7. Jan 27, 2016 #6


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    An EH is, afterall, just a coordinate surface without any physicality Spacetime is however curved near the EH. Whether this is manifested in any non trivial way on the geometry of nearby space appears a tricky question. I doubt any such effect would permit a particle that had 'cross over' to exit the EH. AFAIK no weird geometry is evident in galaxies that host SMBH's.
  8. Jan 27, 2016 #7
    I've seen this guy before, I don't think that's a mathematically sound simulation. Could you link to one of those research papers you mentioned? Here is why I think the simulation is just CGI and not based on actual physics: the teardrop is a mirror image of what I expected it to be. In the screenshot, the two lobes are facing each other, that doesn't make any sense, shouldn't the lobes be facing away from each other? It makes sense that gravity would be strongest when the two black holes are aligned with each other, not when you're in between them. Maybe there is some obscure dragon in GR that I don't understand, but the screenshot doesn't seem to fit my understanding of it.

    Exactly, like how in between the moon and the Earth, the escape velocity is slightly less than it is on the opposite side of the planet because the Moon has it's own pull. The moon allows for objects that would otherwise be in death spirals in our gravity well to pop back out. Essentially, creating an L1 point in between them. In a two body system, doesn't there have to be an L1 point and between the L1 point and the center of mass of the larger object, the escape velocity is slightly less than it is everywhere else at the same radius? Like in the diagram that DaveC426913 posted.

    I wouldn't think so, the gravitational effects of a large star near a SMBH is negligible, in my though experiment, I was thinking of a stellar black hole, where the gravity of a nearby massive star would be more noticeable. I should have made that clear.

    I have a follow up scenario: a photon. Make the assumption that black holes EH do in fact form teardrop shapes near other huge objects (the direction that it's pointing doesn't matter.) Say the radius of the greatest extension is 5km and the shortest is 3km. Is it not possible that there is an angle of entry for the photon in which the geodesic doesn't curve inwards the 2km required to keep it inside the EH?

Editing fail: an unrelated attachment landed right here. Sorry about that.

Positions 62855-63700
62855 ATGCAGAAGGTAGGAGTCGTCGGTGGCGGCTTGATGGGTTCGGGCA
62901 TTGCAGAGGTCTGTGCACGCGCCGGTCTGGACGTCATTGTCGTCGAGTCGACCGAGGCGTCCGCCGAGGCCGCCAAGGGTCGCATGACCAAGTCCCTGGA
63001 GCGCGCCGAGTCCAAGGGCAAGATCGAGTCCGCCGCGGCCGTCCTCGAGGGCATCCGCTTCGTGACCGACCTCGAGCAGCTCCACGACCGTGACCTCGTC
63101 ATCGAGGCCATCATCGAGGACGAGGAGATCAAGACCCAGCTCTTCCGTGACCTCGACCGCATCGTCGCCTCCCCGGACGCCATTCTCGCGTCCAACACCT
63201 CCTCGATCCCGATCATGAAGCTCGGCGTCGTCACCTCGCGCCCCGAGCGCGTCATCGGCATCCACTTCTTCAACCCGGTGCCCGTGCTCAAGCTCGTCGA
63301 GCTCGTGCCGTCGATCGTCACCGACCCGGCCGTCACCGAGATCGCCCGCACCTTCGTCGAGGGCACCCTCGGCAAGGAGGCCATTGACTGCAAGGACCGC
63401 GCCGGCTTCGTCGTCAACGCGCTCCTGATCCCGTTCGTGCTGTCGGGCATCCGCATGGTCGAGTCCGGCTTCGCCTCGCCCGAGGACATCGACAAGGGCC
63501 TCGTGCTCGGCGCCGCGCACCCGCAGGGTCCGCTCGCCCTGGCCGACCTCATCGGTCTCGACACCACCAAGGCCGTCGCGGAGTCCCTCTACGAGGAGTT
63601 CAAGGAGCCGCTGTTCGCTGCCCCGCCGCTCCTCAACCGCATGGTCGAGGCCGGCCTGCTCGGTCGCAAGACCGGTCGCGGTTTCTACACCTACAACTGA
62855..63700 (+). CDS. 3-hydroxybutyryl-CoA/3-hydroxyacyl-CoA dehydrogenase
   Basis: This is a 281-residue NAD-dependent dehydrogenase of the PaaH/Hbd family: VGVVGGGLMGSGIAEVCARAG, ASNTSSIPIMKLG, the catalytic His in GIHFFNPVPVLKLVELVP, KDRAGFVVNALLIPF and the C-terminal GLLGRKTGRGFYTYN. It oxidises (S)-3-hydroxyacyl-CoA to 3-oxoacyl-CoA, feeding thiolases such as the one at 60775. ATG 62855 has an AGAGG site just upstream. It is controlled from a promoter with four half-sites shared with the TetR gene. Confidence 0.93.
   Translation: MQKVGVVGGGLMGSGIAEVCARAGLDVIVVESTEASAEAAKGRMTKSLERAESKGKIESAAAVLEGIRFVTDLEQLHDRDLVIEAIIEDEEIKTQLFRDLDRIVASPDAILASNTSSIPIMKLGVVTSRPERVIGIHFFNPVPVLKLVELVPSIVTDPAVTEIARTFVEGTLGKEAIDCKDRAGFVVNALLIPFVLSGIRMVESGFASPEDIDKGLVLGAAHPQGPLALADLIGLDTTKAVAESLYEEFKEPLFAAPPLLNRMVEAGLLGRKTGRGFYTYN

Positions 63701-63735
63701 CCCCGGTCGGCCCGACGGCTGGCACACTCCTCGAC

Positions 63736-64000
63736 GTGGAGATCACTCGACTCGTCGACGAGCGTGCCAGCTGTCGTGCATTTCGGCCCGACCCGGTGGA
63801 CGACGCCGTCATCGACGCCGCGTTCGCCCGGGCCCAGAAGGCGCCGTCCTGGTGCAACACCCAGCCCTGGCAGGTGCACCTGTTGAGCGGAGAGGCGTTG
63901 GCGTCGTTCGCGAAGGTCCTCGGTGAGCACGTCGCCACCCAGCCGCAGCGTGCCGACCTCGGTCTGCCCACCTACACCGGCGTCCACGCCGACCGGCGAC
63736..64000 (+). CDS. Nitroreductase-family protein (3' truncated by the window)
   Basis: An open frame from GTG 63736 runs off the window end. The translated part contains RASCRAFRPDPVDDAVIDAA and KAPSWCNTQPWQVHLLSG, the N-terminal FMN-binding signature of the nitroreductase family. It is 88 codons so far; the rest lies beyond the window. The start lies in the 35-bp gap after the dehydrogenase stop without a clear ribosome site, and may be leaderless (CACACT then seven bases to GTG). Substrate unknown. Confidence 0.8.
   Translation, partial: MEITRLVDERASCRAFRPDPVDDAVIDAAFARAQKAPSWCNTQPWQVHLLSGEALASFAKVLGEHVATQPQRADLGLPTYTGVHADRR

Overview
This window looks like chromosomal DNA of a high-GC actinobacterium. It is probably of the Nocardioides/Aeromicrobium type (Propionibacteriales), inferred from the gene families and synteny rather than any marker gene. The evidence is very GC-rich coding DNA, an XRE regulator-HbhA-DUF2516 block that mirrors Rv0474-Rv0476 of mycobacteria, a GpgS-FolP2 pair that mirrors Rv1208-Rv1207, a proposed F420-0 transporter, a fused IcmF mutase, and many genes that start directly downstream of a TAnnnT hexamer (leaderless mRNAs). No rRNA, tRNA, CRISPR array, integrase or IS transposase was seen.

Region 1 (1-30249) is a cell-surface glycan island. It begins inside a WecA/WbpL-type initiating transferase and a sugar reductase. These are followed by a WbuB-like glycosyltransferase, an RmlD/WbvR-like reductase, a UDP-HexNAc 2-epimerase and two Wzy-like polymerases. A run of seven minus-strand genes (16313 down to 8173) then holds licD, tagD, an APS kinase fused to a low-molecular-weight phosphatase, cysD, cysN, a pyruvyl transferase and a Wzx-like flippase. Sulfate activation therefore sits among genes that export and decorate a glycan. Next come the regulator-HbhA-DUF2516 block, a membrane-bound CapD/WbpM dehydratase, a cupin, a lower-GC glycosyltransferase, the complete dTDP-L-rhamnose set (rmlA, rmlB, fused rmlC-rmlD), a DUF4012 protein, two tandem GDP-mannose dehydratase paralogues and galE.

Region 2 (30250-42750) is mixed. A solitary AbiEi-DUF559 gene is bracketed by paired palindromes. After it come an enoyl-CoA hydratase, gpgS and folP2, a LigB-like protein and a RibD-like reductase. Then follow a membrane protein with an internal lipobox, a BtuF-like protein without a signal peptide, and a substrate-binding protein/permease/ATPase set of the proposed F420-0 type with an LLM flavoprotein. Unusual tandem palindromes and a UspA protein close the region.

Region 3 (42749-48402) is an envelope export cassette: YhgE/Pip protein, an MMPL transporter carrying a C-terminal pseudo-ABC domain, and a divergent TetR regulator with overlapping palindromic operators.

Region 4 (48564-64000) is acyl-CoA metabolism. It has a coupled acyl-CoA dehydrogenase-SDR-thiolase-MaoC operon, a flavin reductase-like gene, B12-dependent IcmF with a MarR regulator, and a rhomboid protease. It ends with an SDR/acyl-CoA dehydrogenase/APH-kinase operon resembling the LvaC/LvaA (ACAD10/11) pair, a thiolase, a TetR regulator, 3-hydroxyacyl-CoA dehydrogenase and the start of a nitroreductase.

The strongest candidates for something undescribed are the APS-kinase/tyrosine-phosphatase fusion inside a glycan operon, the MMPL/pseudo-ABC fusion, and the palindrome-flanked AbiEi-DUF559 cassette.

9. Jan 27, 2016 #8


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    There's a bit of a disconnect happening here.

    The event horizon is defined as the virtual boundary where photons cannot escape. i.e. if a photon can escape, then it is, by definition, outside the EH.
  10. Jan 27, 2016 #9
    I thought it was defined as the virtual boundary where the escape velocity is equal to the speed of light?

    Meaning that if it's not perfectly round, it'd be possible that the escape velocity at radius r on one side could be greater than c, and the same radius on the other side could have an escape velocity less than c.

    If it's defined as the boundary where it's completely impossible, then that's the part that I didn't understand. That would also resolve my disconnect on which side the lobes of the teardrop are. Is this correct?
  11. Jan 27, 2016 #10
    A spinning black hole drags a region of space around its equator called an ergosphere. This is a region of space where depending on what direction you're going, you will either pass through just fine, or you will be swallowed up. If you approach a black hole near the pole, you can come closer to the center than you would be able to if you were approaching near the equator.

    Merging black holes, or a hypervelocity star passing very close to a black hole, would produce the same sort of effect.